PHILADELPHIA (CBS) — Sarah-Ashley Andrews is a doer.
“I can’t chill,” she says, “there’s too much stuff to do, too many people to help.”
The 30-year-old is founder of the non-profit Dare 2 Hope. Andrews started the organization five years ago after a close friend took his own life. He was just 25.
“That’s the first time that suicide ever impacted me so closely,” she says, “but what I learned, it’s pretty common.”
Suicide is the second leading cause of death for individuals age 25-to-34, according to the Centers for Disease Control. It’s the third leading cause of death for young people age 15-to-24.
“Suicide is such a taboo topic,” says Andrews, “and I didn’t know– and I didn’t want others not to know.”
A licensed minister, Andrews educated herself about suicide and mental illness. She learned about bi-polar disorder, depression, and the other causes that leave individuals feeling such despair, that they feel taking their life is the only way to end the pain.
“I prayed. I asked God what to do,” she says, “and I had a vision, I had a dream- and I couldn’t not do it.”
Andrews has worked with youth for years, while a student at Bloomsburg College, so working with young people was not new.
The North Philadelphia native soon got her certification in mental health aide counsel, with a focus on young people and got to work.
“I had relationships with teachers and administrators at schools,” says Andrews, who picked up the phone and offered her services. “I called them up- and said let me come in and talk to the kids.”
Since Andrews started, she’s reached 3500 young people, mostly teens.
She goes into schools, holding workshops about self-esteem, depression, and other mental health issues. She says she learned quickly, many young people are carrying major burdens.
“In the Black community we have put a stigma on getting therapy, and on mental health,” says Andrews, “these kids, they are so guarded, they hold everything into themselves.”
Andrews had her own personal struggle with anger. It took her until she was 28 years old to get help with anger management classes. She uses her story as an example.
“I used to spaz or go off and then I expected everyone to act normal once I calmed down,” she says. “I am so much better on the other side of anger management– it was so needed.”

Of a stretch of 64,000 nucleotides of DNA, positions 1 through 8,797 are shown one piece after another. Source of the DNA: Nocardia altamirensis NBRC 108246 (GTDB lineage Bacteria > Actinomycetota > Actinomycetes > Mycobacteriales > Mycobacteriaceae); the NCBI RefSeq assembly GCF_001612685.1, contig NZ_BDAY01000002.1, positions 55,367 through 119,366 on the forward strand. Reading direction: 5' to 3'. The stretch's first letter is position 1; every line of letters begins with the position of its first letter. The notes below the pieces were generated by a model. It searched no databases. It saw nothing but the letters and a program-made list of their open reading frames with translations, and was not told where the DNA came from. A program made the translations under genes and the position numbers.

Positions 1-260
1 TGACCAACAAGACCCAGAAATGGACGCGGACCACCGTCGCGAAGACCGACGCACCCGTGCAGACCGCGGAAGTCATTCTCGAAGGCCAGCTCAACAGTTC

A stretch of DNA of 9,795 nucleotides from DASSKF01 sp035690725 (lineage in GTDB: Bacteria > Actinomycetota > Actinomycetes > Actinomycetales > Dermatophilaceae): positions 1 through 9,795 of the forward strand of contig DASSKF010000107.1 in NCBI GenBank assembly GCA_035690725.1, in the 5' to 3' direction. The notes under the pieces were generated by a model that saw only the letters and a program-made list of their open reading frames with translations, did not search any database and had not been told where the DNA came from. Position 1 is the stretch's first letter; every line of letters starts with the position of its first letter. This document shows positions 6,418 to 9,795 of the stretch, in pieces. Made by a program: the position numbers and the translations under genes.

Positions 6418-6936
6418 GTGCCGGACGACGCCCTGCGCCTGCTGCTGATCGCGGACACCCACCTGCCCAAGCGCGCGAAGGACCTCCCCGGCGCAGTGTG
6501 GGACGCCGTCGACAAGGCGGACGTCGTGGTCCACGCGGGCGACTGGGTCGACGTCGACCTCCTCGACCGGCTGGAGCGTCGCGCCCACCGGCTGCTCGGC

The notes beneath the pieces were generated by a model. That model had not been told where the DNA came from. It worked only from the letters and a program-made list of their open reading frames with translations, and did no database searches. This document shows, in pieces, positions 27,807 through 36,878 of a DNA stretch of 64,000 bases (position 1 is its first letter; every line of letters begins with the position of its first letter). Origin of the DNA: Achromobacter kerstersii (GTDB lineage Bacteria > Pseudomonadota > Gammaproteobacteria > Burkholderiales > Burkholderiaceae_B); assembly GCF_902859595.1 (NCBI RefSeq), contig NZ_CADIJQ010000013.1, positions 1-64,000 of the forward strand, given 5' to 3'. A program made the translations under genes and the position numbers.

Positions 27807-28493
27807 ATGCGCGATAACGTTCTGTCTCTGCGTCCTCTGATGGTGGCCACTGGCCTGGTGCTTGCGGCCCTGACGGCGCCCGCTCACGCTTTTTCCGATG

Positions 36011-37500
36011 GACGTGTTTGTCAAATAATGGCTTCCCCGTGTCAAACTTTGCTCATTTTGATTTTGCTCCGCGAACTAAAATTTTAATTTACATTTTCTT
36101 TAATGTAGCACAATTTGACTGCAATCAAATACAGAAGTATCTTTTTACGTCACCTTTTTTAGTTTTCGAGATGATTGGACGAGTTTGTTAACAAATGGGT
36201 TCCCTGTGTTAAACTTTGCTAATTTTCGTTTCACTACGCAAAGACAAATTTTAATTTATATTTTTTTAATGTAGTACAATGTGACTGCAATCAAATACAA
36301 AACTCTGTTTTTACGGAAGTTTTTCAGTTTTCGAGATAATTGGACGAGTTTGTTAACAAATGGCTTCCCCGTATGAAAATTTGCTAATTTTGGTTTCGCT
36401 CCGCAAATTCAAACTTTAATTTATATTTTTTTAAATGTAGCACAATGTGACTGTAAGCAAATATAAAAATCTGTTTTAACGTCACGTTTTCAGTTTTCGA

Andrews believes many families keep mental health issues secret from young people. She says she was 29 before she learned some of her family members had faced challenges.
“All my life I never knew that,” she says, “and all he had to do was go get help.”
Bringing awareness of mental health issues is Andrews passion. Her programming is in three Philadelphia schools, and she’s already been asked back next year.
In addition, she’s partnered with the Sean Carter Foundation, bringing suicide awareness to the Made in America Festival. She also brought in rapper Nikki Minaj to inspire the kids.
“She took an interest in it,” says Andrews, “she didn’t have to come, she didn’t have to talk to them- and she even stayed in touch with them afterwards.”
Dare 2 Hope has a big mission, according to Andrews. They want to conquer suicide by making the discussion of mental health commonplace.
One of the ways she hopes to bring this vision to reality is by creating “Hope Centers,” which will provide wellness and mental health services to under-served communities.
“It would be a no-judgment zone for students who are depressed, who have schizophrenia, bi-polar, a place strictly for them,” says Andrews, “that’s my goal.”
In the meantime, she’ll keep changing the game by giving kids hope.
“I want to get kids to dare to hope,” she says, “dare to live past that one moment of despair and know, there’s more to life.”
For more on Sarah-Ashley Andrews and Dare 2 Hope, go to http://www.dare-2-hope.org/.